Understanding Matthew 24
The teachings of Jesus recorded in Matthew 24 are commonly misapplied by people in the denominational world. People want to know what will happen in the future. They don't enjoy having secrets kept from them. This is true whether we are talking about our jobs lasting another year or about important religious matters, such as the second coming of Christ. Many people believe that Jesus has told us when he would return and the signs of that return are recorded in Matthew 24.
To gain a better understand of what Jesus taught, we must first turn to Matthew 23 and see the context of Jesus' statements. In this chapter, Jesus brings numerous charges against the Jewish leaders for their mistreatment of God's Law (Matthew 23:1-32). He then concludes his condemnation by prophesying the consequences of their errors (Matthew 23:33-36). The Jews had killed God's people in the past. Though this current generation though they were above such misdeeds, Jesus state that they would continue to kill righteous people. They were not above the misdeeds of their forefathers, they were just as guilty. The punishment for killing God's people would fall upon this very generation.
This is a shocking statement to those who had been expecting a rebirth of the Jewish nation! As Jesus and the disciples were leaving Jerusalem, the disciples were pointing out to Jesus the glories of the temple. Jesus used the opportunity to emphasize his point. He stated the temple would be destroyed to the point that not one stone would be left upon another. Now to the Jews, such a destruction of the temple could only mean the end of Jerusalem, their nation, and the world. When they had a private moment with Jesus, they asked him three questions: 1) When will these things happen? 2) What will be the sign of your coming? 3) What will be the sign of the end of the age?
As we read through the gospels, we are struck with the fact that Jesus often answers the actual question asked and not the question the person thought they were asking. His answer to his disciple's questions is no different. To the disciples, all three questions dealt with the same event, but Jesus' answer shows there are two events being asked about. In Matthew 24:4-34, he answers the question about the end of Jerusalem. In Matthew 24:36-25:46, he addresses the topic of the end of the world.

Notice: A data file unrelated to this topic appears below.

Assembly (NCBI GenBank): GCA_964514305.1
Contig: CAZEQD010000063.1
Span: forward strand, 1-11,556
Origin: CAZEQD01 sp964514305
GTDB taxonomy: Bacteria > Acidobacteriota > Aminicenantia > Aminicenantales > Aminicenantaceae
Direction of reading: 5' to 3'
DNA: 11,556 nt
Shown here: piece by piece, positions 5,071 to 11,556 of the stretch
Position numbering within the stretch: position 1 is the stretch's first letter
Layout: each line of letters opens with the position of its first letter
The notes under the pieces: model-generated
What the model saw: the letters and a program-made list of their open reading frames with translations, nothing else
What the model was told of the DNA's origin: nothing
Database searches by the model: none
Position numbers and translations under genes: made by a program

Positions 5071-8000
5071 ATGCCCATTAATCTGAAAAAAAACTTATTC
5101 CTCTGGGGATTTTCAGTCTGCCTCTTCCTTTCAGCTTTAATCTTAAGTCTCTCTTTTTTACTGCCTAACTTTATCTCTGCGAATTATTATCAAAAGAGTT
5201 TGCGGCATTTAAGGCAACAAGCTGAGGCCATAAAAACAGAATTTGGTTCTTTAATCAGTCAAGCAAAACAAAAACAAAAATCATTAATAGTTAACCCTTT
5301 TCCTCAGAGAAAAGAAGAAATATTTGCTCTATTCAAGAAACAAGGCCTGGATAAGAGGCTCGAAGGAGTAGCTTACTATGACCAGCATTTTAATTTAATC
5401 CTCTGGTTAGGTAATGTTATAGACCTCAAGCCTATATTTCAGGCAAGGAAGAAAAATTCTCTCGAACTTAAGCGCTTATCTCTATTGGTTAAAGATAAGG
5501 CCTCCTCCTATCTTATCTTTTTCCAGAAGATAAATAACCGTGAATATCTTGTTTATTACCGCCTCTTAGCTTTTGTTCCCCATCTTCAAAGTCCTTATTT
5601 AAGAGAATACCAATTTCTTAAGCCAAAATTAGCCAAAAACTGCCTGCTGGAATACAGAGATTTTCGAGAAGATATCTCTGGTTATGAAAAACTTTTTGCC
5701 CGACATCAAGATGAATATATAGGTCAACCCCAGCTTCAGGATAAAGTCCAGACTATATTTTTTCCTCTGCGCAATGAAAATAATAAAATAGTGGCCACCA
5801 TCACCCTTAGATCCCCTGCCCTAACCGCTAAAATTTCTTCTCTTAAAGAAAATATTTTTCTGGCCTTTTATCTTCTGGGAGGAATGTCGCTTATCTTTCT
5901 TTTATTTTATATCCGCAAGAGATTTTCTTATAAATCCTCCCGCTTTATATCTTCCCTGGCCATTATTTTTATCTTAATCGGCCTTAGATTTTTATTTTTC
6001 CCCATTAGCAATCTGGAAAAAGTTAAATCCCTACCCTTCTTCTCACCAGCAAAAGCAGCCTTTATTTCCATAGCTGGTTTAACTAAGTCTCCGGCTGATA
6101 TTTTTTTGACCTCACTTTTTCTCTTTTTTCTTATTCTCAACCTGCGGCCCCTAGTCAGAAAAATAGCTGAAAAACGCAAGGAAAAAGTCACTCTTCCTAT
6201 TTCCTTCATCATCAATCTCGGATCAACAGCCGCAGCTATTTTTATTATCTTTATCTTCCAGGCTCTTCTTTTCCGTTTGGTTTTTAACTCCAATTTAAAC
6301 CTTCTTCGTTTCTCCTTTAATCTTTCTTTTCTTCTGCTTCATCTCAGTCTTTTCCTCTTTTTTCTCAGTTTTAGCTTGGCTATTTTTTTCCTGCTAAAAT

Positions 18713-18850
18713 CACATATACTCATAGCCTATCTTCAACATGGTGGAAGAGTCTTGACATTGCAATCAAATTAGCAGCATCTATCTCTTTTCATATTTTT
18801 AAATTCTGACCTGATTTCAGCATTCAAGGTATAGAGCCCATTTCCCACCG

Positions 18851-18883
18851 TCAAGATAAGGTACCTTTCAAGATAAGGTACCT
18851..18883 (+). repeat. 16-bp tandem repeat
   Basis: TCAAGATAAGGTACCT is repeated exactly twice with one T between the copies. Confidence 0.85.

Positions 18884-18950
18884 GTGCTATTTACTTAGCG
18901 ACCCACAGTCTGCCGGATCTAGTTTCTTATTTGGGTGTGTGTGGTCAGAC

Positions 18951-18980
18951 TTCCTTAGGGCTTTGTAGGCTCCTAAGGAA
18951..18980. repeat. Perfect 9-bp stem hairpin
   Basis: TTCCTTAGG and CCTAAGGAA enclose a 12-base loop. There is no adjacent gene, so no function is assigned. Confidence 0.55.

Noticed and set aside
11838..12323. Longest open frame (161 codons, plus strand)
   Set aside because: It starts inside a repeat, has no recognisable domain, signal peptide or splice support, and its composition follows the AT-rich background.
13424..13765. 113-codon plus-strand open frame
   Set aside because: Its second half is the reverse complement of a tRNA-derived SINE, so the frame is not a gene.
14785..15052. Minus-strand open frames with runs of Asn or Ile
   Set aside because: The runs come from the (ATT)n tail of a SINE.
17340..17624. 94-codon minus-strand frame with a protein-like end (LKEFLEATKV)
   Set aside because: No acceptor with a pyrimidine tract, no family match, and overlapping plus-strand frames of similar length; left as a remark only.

The Destruction of Jerusalem
Jesus warns his disciples that the destruction of Jerusalem would be soon. In fact it would occur in their generation (Matthew 23:36; 24:34). The words translated "this generation" do not refer to an age, but to the people living at the time Jesus was speaking. For example, in Matthew 11:16-19, Jesus scolds the people of that generation for not giving heed to John and Jesus. Later, Jesus said there would be some of that generation who would not see death before Jesus' kingdom was established (Matthew 16:28).
The times leading up to the destruction of Jerusalem would be unusual. There would be an increase in the number of wars, famines, and earthquakes (Matthew 24:6-8). The persecution of the disciples would also increase (Matthew 24:9-13). These predictions have been supported by historians of the time period between A.D. 50 and A.D. 70, when Jerusalem was destroyed.
In addition to general signs, Jesus gives his disciples specific signs to watch for which would tell them that the destruction of Jerusalem would be soon. Before Jerusalem would be destroyed, the gospel would be preached to the whole world (Matthew 24:14). Paul stated this was accomplished in Colossians 1:23. Just prior to the destruction, the "abomination of desolation," which Daniel prophesied, would take place. In Luke's account of these same matters, Jesus said that the Roman army would surround Jerusalem just prior to the desolation (Luke 21:2. Josephus speaks of a tyrant, named Simon, who slew the priests "as they were about their sacred duties... many persons, who came thither with great zeal from the ends of the earth, to offer sacrifices at this celebrated place... fell down before their own sacrifices themselves, and sprinkled that altar... with their own blood; till the dead bodies of strangers were mingled together with those of their own country, and those of profane persons with those of the priests, and the blood of all sorts of dead carcases stood in lakes in the holy courts themselves." This happened just prior to Titus marching on Jerusalem.